298 PPSG members responded with a response rate of 52.7%. Among respondents, 93.6% were a partner/owner or employed in a physician-owned independent practice. The remainder were employed by or contracted by a healthcare system. 48.7% were less than 50 years old, 20.7% were between 50-65 years old, and 7.4% were over age 65. Interestingly, 20.1% of respondents were in solo practice while 74.8% of respondents were in groups of seven physicians or smaller (Figure 1). 74.5% were not fellowship trained and 66.2% were at institutions that have a trauma center (any trauma level designation).
Most respondents (64.5%) take call at one or two hospitals, while 9.7% take call at four or more (Figure 2).
Regarding the frequency of call, 32.2% had four or fewer ENTs in the ER rotation, while 3.4% responded that they were the only ENT on-call for their center. The most frequent response was five to seven physicians in the call rotation with 29.2% (Figure 3).
Of this population of private practitioners, 83.3% took emergency call coverage, with 74.8% of the respondents being required by their hospital to do so. Of those that take emergency call, 66.8% do get paid. However, only 47.9% of respondents are compensated at all the hospitals they cover (Figure 4). Interestingly, of those that knew the answer (n=226), 23% responded that although they do not get paid for call at their hospital, they know that other service lines at their hospital are paid for call.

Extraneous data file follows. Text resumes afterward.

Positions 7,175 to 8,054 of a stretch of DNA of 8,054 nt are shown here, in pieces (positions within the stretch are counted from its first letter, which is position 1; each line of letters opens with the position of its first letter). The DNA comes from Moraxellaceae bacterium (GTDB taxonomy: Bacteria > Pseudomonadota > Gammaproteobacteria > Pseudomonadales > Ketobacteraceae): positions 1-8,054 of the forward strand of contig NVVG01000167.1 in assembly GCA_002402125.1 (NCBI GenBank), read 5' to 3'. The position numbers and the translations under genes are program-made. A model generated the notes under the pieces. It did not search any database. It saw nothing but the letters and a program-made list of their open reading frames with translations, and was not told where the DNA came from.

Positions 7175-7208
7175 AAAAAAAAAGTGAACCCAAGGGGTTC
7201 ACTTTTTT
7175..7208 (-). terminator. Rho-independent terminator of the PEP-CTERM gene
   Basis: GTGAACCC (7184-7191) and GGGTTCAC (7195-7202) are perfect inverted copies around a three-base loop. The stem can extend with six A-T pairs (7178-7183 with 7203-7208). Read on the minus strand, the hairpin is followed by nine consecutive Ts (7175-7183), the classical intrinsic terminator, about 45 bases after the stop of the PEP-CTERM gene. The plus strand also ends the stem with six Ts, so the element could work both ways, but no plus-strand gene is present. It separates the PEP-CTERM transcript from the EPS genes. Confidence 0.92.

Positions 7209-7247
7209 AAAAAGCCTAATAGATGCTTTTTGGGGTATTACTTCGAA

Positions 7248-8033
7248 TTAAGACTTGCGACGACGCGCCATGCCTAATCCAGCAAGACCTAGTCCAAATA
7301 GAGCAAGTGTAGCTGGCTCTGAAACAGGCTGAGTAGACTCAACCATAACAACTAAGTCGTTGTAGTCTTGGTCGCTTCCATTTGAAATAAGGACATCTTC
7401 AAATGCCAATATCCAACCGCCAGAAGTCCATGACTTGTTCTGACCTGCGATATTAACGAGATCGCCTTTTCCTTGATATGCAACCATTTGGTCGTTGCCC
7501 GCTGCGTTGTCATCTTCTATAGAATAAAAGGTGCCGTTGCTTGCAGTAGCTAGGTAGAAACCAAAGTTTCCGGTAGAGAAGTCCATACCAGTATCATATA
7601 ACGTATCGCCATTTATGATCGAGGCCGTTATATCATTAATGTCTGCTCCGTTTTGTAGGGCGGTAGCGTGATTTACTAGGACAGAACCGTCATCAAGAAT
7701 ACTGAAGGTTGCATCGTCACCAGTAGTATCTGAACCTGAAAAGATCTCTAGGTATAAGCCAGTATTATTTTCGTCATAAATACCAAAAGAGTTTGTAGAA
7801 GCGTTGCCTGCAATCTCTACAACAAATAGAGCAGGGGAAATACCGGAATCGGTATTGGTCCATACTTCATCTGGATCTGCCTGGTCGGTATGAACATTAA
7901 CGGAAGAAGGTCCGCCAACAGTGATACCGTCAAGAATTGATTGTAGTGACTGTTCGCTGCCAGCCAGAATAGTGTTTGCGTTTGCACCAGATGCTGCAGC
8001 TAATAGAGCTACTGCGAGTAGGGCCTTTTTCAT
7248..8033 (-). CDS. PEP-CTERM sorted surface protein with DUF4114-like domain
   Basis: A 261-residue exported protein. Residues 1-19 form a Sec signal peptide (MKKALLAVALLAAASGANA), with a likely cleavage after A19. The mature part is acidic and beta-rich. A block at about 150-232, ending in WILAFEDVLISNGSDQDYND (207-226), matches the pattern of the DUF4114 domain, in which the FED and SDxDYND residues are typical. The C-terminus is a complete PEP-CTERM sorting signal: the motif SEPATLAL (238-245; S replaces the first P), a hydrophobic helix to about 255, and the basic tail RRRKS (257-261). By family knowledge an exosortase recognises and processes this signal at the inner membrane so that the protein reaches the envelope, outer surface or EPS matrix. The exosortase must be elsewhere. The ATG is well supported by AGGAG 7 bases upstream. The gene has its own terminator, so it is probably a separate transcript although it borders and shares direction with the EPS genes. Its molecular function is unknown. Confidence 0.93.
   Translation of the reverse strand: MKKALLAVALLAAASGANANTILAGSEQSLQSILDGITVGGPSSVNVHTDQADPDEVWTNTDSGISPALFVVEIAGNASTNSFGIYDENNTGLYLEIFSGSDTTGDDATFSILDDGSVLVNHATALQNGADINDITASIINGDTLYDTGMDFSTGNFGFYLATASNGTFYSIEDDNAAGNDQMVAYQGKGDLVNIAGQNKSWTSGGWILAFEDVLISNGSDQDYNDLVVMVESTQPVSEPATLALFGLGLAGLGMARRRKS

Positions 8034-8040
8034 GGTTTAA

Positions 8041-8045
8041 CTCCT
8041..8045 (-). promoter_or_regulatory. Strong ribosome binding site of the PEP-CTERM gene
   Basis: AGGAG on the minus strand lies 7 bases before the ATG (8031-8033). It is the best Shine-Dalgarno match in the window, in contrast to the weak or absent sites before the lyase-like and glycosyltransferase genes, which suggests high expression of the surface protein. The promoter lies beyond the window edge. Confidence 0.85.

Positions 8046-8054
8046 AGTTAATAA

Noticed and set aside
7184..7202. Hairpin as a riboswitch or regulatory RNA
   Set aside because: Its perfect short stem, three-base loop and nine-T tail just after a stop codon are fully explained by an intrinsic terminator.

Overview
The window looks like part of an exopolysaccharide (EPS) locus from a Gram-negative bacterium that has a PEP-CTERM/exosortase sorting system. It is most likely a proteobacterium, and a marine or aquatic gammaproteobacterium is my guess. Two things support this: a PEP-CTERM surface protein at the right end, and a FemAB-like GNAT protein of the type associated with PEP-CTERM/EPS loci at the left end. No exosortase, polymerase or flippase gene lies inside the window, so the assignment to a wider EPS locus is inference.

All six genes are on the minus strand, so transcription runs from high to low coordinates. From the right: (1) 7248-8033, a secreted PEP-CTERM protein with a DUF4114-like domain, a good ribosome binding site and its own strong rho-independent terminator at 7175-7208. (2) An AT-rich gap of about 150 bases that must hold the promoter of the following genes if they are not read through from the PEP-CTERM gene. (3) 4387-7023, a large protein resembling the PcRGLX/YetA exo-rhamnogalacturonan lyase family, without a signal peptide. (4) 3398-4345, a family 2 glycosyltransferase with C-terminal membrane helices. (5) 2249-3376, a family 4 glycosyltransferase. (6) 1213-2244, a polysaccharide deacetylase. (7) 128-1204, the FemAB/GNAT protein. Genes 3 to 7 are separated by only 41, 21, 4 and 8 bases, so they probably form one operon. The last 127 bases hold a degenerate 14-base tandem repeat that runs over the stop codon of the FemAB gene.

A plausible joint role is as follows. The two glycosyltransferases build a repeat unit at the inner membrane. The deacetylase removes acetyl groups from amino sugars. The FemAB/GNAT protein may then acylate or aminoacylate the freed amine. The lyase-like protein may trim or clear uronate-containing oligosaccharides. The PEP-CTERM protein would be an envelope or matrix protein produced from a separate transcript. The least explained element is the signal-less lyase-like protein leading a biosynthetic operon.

Although the survey intentionally did not seek to measure specific compensation amounts for on-call coverage, 64.8% who are compensated were able to negotiate their call remuneration with the hospital. Only 14.4% reported a negotiated compensation based on a national metric (i.e., MGMA data), while the majority (53.4%) did not know what the compensation was based upon (Figure 5). Furthermore, 56.5% of those who were paid for ER calls felt they are not compensated adequately for their services, and only 25.9% confirmed that they were being compensated for the uninsured patients whom they provide care for while on ER call.
Regarding assistance when on call, only 21.1% had an advanced practice provider (APP) who helped “all the time” (12.4%) or “sometimes” (8.7%), while only 8.7% had a resident who assisted “all” or “some of the time.” Of those that used an app, 90.3% paid for this coverage assistance themselves or within their call group. Additionally, consistent with the previous BOG survey data from 2017, 47.9% felt that they were at least sometimes asked to consult, render an opinion on, or direct care outside the scope of practice of an otolaryngologist.
When taken as a whole, these data present an interesting picture of ER call coverage in the otolaryngology private practice community in the United States. Although a majority of the respondents are being compensated, most do not feel that this compensation is adequate, and a majority are being compensated based on unknown metrics.
It is hoped that knowing that the supermajority of private practice otolaryngologists are now being compensated—albeit at what many feel is a below-market rate—we will be empowered to advocate for ourselves and negotiate from a position of strength that supports compensation for call at fair market value.